The civil law jurisdictions of mainland Europe have no discovery tradition as it is understood in common law countries like the US and UK. The IQPC Information Retention and eDiscovery Exchange in Munich was an opportunity for corporate counsel to find out what matters, why it matters and what to do about it, as well as to meet service providers who can help them. The “adequate procedures” defence given by the UK Bribery Act sets a target which acts as a spur to the initiation of pre-emptive measures regarding information management.
Any discussion about electronic discovery in common law jurisdictions comes freighted with history, not all of it helpful. Common law discovery rules require the exchange of documentary evidence between parties to litigation. Our definitions vary, and our rules, case law and practice can produce different results; there may be more (the US) or less (the UK) skirmishing in advance as to the proper scope of discovery, and different jurisdictions have different ways of measuring compliance and of punishing defaults. The end result, however, is that a lot of documents are handed over. I may have strong views on how we should go about this and about how we can reduce the volumes in play without any risk to justice, but I will fight to defend the principles of common law discovery.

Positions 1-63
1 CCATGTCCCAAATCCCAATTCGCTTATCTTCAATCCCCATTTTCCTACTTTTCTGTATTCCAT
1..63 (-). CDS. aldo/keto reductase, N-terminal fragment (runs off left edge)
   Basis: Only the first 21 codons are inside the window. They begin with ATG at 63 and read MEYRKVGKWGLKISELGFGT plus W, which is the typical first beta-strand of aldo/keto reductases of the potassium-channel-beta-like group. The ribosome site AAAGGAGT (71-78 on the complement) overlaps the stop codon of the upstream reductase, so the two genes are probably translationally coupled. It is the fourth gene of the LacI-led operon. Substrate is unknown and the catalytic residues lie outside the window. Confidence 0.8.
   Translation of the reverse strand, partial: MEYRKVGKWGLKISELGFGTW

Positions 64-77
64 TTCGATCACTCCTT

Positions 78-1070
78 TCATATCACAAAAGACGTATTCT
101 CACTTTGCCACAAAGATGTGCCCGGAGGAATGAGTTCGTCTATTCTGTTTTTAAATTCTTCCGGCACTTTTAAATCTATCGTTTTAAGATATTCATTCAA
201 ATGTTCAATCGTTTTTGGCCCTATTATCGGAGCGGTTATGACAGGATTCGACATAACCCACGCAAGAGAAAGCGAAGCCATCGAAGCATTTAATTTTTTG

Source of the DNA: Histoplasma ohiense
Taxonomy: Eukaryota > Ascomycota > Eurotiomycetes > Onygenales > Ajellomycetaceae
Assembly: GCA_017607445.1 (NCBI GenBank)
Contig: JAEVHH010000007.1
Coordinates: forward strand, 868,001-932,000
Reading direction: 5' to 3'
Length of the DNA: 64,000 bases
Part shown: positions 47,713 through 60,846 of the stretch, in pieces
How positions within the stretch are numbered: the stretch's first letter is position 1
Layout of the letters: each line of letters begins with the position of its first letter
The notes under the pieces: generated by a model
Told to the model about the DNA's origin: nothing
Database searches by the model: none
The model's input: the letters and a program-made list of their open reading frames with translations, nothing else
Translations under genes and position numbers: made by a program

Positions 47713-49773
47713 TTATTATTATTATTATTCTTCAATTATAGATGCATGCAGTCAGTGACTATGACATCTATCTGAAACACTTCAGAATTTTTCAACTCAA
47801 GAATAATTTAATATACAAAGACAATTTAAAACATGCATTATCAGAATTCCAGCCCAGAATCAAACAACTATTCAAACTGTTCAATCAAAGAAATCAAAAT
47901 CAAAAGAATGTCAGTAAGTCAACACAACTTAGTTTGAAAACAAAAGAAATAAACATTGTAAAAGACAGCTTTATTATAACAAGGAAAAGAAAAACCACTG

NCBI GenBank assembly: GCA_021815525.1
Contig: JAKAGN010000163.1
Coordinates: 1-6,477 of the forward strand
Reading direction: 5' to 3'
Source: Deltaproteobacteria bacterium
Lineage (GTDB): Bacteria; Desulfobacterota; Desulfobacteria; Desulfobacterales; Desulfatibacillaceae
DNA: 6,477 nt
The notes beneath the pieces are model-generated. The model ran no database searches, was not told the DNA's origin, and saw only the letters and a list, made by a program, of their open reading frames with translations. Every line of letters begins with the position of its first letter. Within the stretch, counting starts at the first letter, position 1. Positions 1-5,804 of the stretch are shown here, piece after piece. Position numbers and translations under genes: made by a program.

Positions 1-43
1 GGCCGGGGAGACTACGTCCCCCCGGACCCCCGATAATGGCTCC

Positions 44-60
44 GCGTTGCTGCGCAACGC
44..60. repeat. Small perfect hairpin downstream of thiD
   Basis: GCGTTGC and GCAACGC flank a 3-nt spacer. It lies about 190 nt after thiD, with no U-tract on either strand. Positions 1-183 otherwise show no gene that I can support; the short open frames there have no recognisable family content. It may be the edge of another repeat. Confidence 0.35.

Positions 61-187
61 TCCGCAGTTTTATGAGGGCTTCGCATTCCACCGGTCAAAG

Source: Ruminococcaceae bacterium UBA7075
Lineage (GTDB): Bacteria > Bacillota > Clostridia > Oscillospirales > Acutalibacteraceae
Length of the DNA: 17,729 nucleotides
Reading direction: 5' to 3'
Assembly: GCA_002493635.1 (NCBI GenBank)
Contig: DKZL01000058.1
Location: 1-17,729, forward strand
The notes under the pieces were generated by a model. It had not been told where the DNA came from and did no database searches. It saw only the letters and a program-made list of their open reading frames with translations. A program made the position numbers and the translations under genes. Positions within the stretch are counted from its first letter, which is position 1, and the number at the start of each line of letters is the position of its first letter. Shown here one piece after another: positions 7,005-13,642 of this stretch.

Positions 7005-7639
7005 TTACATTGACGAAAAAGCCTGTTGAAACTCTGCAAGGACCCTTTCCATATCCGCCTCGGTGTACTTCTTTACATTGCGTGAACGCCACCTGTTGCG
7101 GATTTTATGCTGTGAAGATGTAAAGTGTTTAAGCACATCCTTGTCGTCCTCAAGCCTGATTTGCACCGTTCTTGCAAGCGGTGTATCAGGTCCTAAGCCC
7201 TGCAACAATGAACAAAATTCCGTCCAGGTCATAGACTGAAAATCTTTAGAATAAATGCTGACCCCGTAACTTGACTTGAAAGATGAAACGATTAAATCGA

Civil jurisdictions, such as those in Europe, have none of this. I simplify for the sake of brevity, but the general approach in these jurisdictions is that the court decides what documents it needs to reach a conclusion. Those who seek other documents must specify them with a degree of particularity which effectively requires that they can say exactly what they are looking for.